SPECTROPHOTOMETRIC ANALYSIS OF COPPER
This experiment has two purposes: • To explore the technique of spectrophotometry, the use of light to determine some property of a substance. • To determine the weight percent of copper in an unknown compound using spectrophotometry. In the first part of the laboratory, you will explore a spectrophotometer, the instrument used in the laboratory. Then you will the conditions most suitable to use in the experiment. Finally, you will determine the concentration of copper in a solution, and from this information determine the amount of copper in an unknown sample. In order to determine the concentration of copper in the unknown solutions we shall first construct a standard plot of the concentration of copper vs. the absorbance of solutions having known copper concentrations. According to Beer's Law, absorbance is directly proportional to concentration and so the resulting plot should be a straight line. This graph will be used to determine the concentrations of solutions containing known amounts of the unknown copper compound and from this we can determine the weight percent of copper.
Part A. Visible Spectrum
1. Take a piece of chalk that is about 2 cm long and rub it on the blackboard to produce a 45˚ edge or bevel on one end of the chalk. 2. Place the beveled piece of chalk into a test tube with the bevel pointed up, and put the test tube into the sample compartment of the Spec 20. 3. With the sample port open, look directly down at the piece of chalk and turn the sample tube until a small spot or slit of light is reflected off the bevel of the chalk. Adjust the light control knob until the light that is reflected off the bevel of the chalk is at maximum brightness. NOTE: This portion of the experiment may be done with a partner.
Figure A piece of beveled chalk in a small test tube allows you to see inside the sample container of the spectrophotometry and to observe the colors as a function of wavelength.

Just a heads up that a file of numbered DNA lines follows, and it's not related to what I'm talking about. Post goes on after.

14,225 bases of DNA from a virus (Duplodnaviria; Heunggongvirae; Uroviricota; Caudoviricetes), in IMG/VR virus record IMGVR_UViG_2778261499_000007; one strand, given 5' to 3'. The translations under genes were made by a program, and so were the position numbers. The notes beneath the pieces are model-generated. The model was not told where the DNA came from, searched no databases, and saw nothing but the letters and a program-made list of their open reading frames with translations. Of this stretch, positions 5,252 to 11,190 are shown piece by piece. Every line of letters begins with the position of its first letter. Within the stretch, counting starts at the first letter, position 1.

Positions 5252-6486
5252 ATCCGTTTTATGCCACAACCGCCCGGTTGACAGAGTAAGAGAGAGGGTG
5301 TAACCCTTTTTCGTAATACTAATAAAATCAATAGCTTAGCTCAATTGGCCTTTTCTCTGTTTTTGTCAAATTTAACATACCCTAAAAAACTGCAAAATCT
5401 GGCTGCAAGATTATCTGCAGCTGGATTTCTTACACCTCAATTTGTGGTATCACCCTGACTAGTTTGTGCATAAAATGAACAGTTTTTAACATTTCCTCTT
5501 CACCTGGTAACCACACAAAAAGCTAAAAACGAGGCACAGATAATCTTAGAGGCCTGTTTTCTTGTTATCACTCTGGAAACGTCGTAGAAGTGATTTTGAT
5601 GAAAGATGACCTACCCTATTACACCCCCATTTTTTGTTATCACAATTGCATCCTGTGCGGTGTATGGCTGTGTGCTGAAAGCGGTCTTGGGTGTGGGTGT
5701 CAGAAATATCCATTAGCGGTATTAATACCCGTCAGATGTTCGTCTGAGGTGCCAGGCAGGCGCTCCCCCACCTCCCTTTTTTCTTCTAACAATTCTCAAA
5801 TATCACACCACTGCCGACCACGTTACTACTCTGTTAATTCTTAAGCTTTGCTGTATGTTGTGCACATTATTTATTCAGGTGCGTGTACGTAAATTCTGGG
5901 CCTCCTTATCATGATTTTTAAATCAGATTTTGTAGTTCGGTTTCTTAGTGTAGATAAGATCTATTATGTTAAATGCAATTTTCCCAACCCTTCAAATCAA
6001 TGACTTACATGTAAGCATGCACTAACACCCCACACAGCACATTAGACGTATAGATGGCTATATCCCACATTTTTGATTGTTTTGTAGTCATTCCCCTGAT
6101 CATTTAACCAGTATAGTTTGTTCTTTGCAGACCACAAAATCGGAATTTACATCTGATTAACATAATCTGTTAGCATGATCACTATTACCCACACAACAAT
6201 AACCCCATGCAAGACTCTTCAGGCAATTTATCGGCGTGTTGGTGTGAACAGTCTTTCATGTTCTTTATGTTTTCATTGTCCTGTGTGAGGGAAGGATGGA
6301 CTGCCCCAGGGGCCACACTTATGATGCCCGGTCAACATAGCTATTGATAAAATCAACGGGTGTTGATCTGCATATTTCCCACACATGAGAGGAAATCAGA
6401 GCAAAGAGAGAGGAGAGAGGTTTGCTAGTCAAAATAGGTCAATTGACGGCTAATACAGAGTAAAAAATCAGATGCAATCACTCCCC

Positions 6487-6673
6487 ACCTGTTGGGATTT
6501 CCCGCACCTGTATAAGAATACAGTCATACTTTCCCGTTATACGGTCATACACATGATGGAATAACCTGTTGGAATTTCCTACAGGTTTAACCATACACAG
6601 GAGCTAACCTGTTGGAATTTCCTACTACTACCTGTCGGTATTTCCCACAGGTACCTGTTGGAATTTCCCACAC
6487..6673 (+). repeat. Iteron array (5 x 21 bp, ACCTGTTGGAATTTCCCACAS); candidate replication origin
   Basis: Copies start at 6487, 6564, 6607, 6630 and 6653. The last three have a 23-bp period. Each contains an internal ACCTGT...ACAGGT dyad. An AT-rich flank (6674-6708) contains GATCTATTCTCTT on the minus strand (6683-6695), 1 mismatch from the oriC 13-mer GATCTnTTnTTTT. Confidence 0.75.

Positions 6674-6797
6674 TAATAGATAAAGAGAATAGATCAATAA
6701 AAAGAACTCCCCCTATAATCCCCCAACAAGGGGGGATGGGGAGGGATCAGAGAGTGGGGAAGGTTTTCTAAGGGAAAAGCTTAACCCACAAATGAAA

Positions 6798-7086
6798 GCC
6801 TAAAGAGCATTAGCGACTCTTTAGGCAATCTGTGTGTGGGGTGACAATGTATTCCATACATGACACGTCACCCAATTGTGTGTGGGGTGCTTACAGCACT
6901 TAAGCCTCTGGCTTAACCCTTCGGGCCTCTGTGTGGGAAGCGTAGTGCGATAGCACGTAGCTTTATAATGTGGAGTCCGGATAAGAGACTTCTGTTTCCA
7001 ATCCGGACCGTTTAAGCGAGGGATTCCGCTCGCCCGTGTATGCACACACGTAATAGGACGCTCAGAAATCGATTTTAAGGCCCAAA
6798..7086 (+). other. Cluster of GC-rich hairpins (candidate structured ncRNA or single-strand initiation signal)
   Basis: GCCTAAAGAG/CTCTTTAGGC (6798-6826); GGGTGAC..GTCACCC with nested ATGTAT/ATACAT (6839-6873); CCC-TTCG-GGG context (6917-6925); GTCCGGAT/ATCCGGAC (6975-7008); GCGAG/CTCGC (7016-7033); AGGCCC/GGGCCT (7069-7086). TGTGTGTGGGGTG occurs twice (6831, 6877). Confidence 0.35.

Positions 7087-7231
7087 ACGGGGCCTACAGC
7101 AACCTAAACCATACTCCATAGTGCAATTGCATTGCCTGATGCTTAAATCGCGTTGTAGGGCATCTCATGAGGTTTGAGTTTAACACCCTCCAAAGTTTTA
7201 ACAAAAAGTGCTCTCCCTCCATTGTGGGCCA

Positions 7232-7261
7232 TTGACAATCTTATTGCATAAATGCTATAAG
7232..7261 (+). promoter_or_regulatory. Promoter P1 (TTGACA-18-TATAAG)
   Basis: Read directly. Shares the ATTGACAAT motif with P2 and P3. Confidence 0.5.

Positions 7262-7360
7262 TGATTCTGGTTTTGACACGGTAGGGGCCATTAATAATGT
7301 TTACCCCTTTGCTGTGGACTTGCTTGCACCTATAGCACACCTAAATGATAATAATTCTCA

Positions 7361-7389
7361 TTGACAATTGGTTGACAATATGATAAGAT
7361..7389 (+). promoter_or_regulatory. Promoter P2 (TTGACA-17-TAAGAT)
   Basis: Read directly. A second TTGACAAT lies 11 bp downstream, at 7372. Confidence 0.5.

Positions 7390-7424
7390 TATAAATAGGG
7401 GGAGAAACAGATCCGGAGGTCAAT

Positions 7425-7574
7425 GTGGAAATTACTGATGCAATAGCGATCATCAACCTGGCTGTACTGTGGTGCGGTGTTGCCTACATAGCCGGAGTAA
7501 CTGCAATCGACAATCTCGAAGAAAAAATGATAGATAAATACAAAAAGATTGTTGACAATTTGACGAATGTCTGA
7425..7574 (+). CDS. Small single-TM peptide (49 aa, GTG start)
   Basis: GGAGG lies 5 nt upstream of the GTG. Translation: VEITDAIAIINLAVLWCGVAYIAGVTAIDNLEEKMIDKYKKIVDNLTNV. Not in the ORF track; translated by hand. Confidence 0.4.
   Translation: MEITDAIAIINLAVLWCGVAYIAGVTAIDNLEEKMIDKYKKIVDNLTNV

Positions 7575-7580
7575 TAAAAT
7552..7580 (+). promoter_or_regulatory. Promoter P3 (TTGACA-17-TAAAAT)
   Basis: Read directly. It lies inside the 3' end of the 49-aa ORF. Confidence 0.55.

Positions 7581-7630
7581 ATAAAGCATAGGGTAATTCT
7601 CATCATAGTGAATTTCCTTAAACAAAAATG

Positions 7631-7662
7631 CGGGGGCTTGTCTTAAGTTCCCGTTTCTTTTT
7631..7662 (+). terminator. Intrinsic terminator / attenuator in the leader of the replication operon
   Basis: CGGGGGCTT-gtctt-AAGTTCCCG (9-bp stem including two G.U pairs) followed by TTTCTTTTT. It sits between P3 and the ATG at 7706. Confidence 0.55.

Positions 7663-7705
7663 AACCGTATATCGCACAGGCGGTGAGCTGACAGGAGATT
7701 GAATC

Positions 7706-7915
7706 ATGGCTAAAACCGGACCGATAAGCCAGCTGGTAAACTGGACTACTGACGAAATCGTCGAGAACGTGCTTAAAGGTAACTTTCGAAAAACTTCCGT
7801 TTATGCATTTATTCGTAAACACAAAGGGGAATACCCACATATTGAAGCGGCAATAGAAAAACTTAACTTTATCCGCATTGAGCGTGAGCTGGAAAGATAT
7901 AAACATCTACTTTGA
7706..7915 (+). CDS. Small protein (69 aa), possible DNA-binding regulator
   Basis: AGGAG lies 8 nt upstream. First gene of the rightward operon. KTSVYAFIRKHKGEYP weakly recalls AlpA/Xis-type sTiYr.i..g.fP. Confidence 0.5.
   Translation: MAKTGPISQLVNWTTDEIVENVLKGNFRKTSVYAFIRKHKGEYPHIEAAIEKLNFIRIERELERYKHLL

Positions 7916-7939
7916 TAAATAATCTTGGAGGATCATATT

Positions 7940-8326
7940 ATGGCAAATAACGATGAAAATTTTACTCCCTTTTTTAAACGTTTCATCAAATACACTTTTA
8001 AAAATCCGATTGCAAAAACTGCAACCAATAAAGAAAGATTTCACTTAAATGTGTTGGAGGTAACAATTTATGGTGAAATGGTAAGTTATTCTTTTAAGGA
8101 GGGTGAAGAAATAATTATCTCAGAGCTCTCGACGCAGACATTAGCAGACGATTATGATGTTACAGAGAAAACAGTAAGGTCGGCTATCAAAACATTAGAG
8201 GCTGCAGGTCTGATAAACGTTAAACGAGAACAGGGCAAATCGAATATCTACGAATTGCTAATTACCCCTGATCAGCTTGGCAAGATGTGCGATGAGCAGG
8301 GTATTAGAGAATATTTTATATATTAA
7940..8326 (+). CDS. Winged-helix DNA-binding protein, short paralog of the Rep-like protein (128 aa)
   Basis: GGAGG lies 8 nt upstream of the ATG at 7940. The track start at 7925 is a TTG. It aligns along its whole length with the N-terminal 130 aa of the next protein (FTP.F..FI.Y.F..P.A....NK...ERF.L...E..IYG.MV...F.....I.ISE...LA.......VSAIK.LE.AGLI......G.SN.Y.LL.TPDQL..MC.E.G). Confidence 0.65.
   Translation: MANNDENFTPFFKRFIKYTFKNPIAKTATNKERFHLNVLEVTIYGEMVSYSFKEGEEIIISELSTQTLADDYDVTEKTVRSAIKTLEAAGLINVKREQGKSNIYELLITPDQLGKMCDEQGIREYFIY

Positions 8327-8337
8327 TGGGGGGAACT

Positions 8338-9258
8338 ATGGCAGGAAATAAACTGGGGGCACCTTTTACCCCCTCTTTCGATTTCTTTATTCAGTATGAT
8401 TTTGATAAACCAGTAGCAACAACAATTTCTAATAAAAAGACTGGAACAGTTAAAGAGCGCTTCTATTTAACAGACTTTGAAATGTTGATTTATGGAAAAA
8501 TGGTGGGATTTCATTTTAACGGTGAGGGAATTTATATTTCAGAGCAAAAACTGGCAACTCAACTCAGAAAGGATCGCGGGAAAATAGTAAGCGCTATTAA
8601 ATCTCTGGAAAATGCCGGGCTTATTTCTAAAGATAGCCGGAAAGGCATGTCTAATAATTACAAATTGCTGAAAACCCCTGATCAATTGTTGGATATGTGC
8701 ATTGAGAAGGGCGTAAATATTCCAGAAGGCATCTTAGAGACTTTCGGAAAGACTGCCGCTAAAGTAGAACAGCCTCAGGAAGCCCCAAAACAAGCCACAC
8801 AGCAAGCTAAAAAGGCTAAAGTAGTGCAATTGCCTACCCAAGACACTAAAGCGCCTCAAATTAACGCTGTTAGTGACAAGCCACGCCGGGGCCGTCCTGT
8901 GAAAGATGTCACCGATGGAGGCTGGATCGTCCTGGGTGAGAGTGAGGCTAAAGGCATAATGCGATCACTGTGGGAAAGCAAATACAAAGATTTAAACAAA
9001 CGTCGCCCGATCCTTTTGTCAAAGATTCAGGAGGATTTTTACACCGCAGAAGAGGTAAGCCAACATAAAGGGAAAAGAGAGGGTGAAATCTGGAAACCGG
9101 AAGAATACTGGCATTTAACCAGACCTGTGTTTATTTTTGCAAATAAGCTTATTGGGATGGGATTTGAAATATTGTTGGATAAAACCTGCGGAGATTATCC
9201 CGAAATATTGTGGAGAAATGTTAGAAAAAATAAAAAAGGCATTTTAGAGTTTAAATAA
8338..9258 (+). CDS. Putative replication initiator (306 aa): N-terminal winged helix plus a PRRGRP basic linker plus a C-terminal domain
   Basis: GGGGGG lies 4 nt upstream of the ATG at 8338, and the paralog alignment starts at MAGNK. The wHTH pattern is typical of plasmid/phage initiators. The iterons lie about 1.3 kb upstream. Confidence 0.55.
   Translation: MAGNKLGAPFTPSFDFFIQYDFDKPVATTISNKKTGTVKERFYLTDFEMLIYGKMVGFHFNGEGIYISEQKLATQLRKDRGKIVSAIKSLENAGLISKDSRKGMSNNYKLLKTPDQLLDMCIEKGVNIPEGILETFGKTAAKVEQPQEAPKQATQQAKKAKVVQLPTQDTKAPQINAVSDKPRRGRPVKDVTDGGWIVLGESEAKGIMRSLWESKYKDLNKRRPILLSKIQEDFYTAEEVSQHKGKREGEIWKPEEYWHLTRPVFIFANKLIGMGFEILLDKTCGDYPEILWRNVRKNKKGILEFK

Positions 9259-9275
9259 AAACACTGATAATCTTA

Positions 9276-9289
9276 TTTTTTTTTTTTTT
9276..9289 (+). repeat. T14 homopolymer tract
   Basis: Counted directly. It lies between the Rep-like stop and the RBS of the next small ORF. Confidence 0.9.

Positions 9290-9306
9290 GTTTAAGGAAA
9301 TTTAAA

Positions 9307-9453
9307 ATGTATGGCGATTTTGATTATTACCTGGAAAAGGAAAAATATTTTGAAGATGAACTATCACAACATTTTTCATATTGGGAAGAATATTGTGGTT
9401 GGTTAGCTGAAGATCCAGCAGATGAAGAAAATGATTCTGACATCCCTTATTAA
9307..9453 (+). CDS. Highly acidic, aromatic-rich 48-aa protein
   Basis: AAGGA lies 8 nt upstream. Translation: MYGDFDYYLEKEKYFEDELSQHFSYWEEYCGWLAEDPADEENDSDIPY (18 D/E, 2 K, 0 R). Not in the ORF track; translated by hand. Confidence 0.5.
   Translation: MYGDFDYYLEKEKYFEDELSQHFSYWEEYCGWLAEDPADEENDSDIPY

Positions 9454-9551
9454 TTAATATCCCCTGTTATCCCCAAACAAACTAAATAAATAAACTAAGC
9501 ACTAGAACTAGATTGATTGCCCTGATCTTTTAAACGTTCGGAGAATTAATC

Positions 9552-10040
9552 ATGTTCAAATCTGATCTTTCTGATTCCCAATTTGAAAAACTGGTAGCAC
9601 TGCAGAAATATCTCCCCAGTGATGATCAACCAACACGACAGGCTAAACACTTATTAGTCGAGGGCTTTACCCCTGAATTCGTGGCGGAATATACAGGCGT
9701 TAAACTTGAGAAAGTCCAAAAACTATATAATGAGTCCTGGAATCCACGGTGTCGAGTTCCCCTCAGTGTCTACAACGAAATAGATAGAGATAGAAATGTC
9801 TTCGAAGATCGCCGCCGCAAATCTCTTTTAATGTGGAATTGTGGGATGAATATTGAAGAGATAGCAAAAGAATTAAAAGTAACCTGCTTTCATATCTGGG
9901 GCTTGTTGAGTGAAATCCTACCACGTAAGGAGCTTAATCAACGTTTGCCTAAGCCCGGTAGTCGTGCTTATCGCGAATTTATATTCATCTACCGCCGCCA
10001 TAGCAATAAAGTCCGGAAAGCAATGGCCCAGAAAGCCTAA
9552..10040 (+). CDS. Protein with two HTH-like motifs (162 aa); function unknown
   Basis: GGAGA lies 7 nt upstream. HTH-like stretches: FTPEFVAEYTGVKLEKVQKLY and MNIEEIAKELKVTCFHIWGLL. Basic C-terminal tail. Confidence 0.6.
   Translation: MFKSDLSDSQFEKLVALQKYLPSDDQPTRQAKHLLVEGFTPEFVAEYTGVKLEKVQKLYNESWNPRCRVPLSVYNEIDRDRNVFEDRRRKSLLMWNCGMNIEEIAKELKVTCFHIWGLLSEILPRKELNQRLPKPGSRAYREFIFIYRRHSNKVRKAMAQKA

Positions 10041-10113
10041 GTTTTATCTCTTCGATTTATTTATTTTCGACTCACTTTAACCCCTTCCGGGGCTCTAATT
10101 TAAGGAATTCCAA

Revised: June 2005
Chemistry 111 Lab: Spectrophotometry
4. Turn the wavelength selector knob and notice how the color of the light reflected off the chalk changes color. By turning this knob, you can scan the entire visible spectrum. Note that, although it is possible to find the absorbance of each of these solutions at any visible wavelength (~400 nm → ~700 nm), the Spec 20 gives most accurate results between 420 and 640 nm.
5. As you vary the wavelength, carefully note which wavelength ranges between λ = 400 to λ = 700 nm (where λ is the symbol for wavelength) correspond to which observed colors of the visible spectrum and record these wavelength ranges and colors in Table A in the Data Section of this write-up. 6. On Graph A provided in the Data Section, draw lines that correspond to the observed wavelength range for each primary color of the spectrum (red, orange, yellow, green, blue and violet) you recorded in Table A.
Part B. Light Absorption of Colored Solutions
1. Make sure the test tubes you are using are clean. Fill one with 0.24 M CuSO4, one with 0.1 M CoSO4 and one with distilled H2O. Wipe off the outside of each test tube with a clean, dry cloth. Avoid fingerprints on the test tubes as you proceed with the experiment. 2. Starting at a wavelength setting of 420 nm, measure the absorbance (A) of both solutions at 420 nm. Record these values in Table B in the Data Section. 3. After zeroing the instrument at each different wavelength, measure the absorbance readings for both solutions at 20 nm increments from λ = 420 to at least 720 nm. (For the copper containing solution, you will have to extend your measurements beyond 640 nm.) Record absorbance readings for each of these solutions vs. wavelength in Table B in the Data Section. 4. Plot the absorbance on Graph B in the Data Section. Make sure that you carefully record the different readings for the...